But sometimes we don’t extend the same generosity to ourselves. We face ourselves in the mirror and wish this or that looked otherwise. We look at how we’ve lived our lives and how others have lived theirs and find ourselves wanting, yet if we expected a poppy to look like a rose, we’d miss its beauty.

Here’s a poem from Mary Oliver that I think speaks to how we might recognize our own beauty.

The Buddha’s Last Instruction

“Make of yourself a light,”
said the Buddha,
before he died.
I think of this every morning
as the east begins
to tear off its many clouds
of darkness, to send up the first
signal — a white fan
streaked with pink and violet,
even green.
An old man, he lay down
between two sala trees,
and he might have said anything,
knowing it was his final hour.
The light burns upward,
it thickens and settles over the fields.
Around him, the villagers gathered
and stretched forward to listen.
Even before the sun itself
hangs, disattached, in the blue air,
I am touched everywhere
by its ocean of yellow waves.
No doubt he thought of everything
that had happened in his difficult life.
And then I feel the sun itself
as it blazes over the hills,
like a million flowers on fire –
clearly I’m not needed,
yet I feel myself turning
into something of inexplicable value.
Slowly, beneath the branches,
he raised his head.
He looked into the faces of that frightened crowd.

From: House of Light

 

 

 

Don’t Drink the Rat Poison

As usual, it appears I’m not going to attain enlightenment by the end of Lent this year. I’m giving up resentments and grudges—in other words, practicing the F word, forgiveness—and there just might be a few still hanging around at the end of forty days.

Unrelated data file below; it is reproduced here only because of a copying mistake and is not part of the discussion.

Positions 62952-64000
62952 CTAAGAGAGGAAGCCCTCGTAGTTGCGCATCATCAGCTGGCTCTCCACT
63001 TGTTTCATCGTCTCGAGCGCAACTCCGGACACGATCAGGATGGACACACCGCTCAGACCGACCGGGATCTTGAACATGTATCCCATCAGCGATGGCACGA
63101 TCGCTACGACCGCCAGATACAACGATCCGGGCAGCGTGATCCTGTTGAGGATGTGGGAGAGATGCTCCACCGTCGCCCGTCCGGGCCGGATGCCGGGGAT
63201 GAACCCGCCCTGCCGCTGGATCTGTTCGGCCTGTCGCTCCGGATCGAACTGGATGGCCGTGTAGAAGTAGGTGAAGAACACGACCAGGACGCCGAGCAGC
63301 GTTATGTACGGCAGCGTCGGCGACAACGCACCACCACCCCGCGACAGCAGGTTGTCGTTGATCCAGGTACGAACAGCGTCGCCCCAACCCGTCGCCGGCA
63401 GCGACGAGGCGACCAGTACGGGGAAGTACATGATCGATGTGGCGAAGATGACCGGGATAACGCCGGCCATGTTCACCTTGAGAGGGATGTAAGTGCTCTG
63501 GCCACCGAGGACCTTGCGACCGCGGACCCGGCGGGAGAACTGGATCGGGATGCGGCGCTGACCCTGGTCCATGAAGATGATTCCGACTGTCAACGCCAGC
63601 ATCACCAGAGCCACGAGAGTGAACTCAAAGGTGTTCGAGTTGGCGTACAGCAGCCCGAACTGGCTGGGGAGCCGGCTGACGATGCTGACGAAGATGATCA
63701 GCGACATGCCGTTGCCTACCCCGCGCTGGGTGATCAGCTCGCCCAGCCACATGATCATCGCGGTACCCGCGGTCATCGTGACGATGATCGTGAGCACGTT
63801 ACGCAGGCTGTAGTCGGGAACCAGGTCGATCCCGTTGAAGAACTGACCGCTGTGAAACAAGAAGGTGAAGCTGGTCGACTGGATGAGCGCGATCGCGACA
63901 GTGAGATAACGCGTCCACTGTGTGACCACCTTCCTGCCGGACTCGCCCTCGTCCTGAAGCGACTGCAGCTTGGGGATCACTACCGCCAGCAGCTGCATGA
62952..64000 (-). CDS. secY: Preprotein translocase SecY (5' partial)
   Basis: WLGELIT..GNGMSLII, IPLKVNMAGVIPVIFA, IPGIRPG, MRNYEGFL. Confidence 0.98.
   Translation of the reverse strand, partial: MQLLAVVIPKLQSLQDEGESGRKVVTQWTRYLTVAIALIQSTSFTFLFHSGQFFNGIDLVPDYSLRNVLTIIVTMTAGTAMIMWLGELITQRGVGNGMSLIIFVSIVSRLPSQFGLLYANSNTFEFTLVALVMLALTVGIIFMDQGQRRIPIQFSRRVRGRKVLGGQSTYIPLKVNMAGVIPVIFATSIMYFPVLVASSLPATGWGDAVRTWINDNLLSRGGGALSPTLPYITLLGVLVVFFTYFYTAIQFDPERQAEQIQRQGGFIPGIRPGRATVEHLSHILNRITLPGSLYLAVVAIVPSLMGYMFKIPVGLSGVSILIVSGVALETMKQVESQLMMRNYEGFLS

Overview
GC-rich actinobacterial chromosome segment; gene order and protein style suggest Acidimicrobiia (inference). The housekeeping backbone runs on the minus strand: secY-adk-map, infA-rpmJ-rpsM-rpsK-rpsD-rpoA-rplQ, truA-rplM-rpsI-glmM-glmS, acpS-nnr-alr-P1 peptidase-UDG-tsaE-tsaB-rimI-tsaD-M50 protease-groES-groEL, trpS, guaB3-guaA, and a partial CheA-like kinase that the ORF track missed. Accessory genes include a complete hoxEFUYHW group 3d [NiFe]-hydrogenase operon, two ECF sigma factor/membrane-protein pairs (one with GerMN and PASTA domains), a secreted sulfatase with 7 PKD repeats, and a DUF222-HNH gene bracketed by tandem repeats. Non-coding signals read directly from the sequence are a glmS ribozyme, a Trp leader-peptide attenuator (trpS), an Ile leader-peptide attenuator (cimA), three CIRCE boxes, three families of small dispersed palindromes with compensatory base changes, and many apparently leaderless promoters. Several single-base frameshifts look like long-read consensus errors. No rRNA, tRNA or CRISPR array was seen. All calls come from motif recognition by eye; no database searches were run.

I am really good at resenting people, even people I don’t know. For example, I have a running grudge against all people who weave in and out of traffic, not a mild annoyance, an active dislike. True, their actions are unsafe, but what happens in my brain after they pass me has nothing to do with safety. It sounds more like, “How dare they make me feel as if I’m not going fast enough” or “they should wait their turn.” Meanwhile, they are several cars in front of me, merrily on their way to wherever, and I’m still fuming.

Here are some things I’ve learned from other people about forgiveness:

  • “Not forgiving is like drinking rat poison and then waiting for the rat to die.” – Anne Lamott
  • Forgiveness is a refusal to judge someone’s soul. – I forget who
  • You have to forgive yourself first. – my mom
  • Forgiveness does not mean that you are saying what the person did is OK. – lots of people, most recently Fr. John Heagle
  • It is not necessary—and sometimes not safe—to add forgetting to forgiving. – Fr. Heagle again
  • Forgiveness is a practice that takes time. – Paula D’Arcy, Fr. Heagle, other people

There are interestingly no how-to instructions on this list. What I’ve learned so far is that first we have to realize we’re the ones mixing and drinking the rat poison. What the other person did has ended—it no longer exists, and I don’t have a time machine in which I can travel back and force him or her to do it differently, though my mind incessantly recreates the situation as if that were possible.

And then we have to ask God/the universe for help. Because it’s hard and we’ve been hurt. But it’s worth asking because then all that energy that’s been tied up in being angry can be used for joy instead.

Given to You

When you are at a religious education conference and someone at your hotel asks you to bring her a copy of the Lord’s Prayer, you really can’t refuse.